Gather the different SMELLS. Any perfumes, oils, food flavorings, etc can be dripped onto the cotton balls. Place the items inside the cups and place the lid or plastic wrap on top. Poke a few holes in the lid.

Show the children the pictures of the things they will be smelling. Talk about their sense of smell! We smell things everyday. Some things smell good and some things don't. Ask them what kinds of things they like to smell. What kinds of things smell bad?

Allow them to smell one of the cups. What does it smell like? Give them a selection of 3 or 4 pictures to choose from. When they get it right, put the picture on top of the cup. Continue through your selections and discuss if the smell is good, bad, yummy, etc.


Blocks in Socks

Materials Needed:
Several clean socks
Objects that you can feel through the socks and identify (marbles, blocks, puzzle pieces, toy cars, stuffed toys, spoon, sippy cup)
A soft blanket or other very soft item

We use our hands to TOUCH things and help us understand what they are. Even if you can't see a spoon, you should be able to tell it is a spoon by feeling it with your hands. Have the children close their eyes and ask them to feel the item in front of them. Allow them to feel a soft blanket or something like it. Ask them how it feels. Is it soft? Is it rough? Is it cold?

Now explain that there is something inside the sock you are holding. It is a good idea to tie the open end of the sock so they can't sneak a peak! They should feel the sock and try to guess what it is by how it feels. Allow the children to feel the object and make a guess. Once all guesses are in, open the sock and show them what it is! Let them each feel the item again so they can see how it feels now that they know what it is. Continue with a few more items.


Faces Craft

This one will help to show the different senses. Print the face template HERE. Cut out multiples of each face item (mouth, eyes, noses, ears) from magazines. Talk about each of the parts of the face and what sense goes with them. Allow the children to create their own faces using the cutouts and the face templates.


Egg Carton Color Sorter
Materials Needed:
Egg Carton
Multiple colors of paint or marker
Selection of single colored items that will fit in the egg carton compartments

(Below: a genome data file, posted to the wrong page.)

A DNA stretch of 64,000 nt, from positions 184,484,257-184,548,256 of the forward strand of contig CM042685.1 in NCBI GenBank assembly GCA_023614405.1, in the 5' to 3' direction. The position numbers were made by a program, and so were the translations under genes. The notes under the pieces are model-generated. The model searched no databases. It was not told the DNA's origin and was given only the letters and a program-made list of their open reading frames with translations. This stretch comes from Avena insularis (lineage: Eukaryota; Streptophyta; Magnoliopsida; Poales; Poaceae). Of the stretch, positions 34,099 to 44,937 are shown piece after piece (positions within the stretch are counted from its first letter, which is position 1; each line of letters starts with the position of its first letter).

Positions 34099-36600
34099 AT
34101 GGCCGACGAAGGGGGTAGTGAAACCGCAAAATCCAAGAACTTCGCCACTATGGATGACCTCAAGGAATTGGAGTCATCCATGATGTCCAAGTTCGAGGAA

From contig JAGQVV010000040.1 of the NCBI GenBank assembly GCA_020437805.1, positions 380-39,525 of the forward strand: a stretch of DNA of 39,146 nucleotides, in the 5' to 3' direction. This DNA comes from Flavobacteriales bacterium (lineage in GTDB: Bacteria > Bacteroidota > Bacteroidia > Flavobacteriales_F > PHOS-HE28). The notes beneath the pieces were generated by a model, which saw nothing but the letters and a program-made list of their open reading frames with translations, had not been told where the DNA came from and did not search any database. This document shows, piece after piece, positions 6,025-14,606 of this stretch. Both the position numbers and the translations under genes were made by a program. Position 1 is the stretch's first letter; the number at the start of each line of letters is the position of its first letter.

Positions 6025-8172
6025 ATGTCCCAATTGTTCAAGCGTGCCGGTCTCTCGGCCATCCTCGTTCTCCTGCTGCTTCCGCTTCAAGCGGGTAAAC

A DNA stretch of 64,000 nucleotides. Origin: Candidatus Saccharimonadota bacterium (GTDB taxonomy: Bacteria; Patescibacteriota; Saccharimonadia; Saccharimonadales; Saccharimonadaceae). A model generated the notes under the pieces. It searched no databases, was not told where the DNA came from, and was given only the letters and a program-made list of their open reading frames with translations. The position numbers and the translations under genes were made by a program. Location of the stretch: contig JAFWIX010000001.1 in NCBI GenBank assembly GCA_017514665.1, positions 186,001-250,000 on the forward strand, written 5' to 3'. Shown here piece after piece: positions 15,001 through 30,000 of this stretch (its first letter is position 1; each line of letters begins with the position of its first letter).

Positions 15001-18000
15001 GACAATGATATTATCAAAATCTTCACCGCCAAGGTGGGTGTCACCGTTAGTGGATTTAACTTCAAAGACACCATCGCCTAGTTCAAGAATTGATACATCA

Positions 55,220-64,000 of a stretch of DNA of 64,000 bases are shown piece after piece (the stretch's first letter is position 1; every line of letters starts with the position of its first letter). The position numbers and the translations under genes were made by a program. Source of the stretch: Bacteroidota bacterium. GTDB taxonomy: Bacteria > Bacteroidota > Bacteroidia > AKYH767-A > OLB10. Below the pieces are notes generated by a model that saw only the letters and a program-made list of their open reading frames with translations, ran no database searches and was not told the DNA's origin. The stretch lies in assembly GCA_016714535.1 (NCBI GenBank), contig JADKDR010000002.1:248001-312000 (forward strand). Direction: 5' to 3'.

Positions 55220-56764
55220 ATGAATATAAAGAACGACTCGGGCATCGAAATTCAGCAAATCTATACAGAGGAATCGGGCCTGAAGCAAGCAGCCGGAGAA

Color the bottom of each egg compartment. Place the items in a big bowl and tell the children to use their eyes (sense of SIGHT) to separate the items by color by placing them in the compartment with the same color. Once all items are sorted, count how many of each item there are.


5 Senses Book 

Print out the FREE printable from Kidzone! http://www.kidzone.ws/science/me/ws-sensesbook.htm

Stained Glass
Materials Needed:
Construction Paper
Wax Paper
Tissue Paper

Tear the tissue paper up into many different pieces. Cut a square out of the center of the construction paper, leaving 1" all the way around. This will be the "frame". Cut the wax paper to fit inside the frame and tape it down on the back so that it shows through the front.

Place the cut up tissue paper and stickers on the table for the children to choose. Give each child a framed wax paper and a glue stick and let them go! These always end up very pretty, especially when you hang them in the windows. We use our sense of SIGHT to see the pretty colors and make this art. Then we can LOOK at the art for many days and enjoy it.


5 Senses Song

5 senses, 5 senses
We have them, we have them
Seeing, hearing, touching,
Tasting and smelling
There are 5
There are 5


Taste Testing!

We can't leave out the very important sense of TASTE! This will take some set up, but will be lots of fun. Choose several different flavors such as sweet, salty, bitter, sour. Tell the children that you are going to taste some different things and decide what flavor they are and if they like them or not. Just make sure that you choose things that they can't choke on and no one is allergic to! Other than that, it is a free-for-all! Have fun with this one.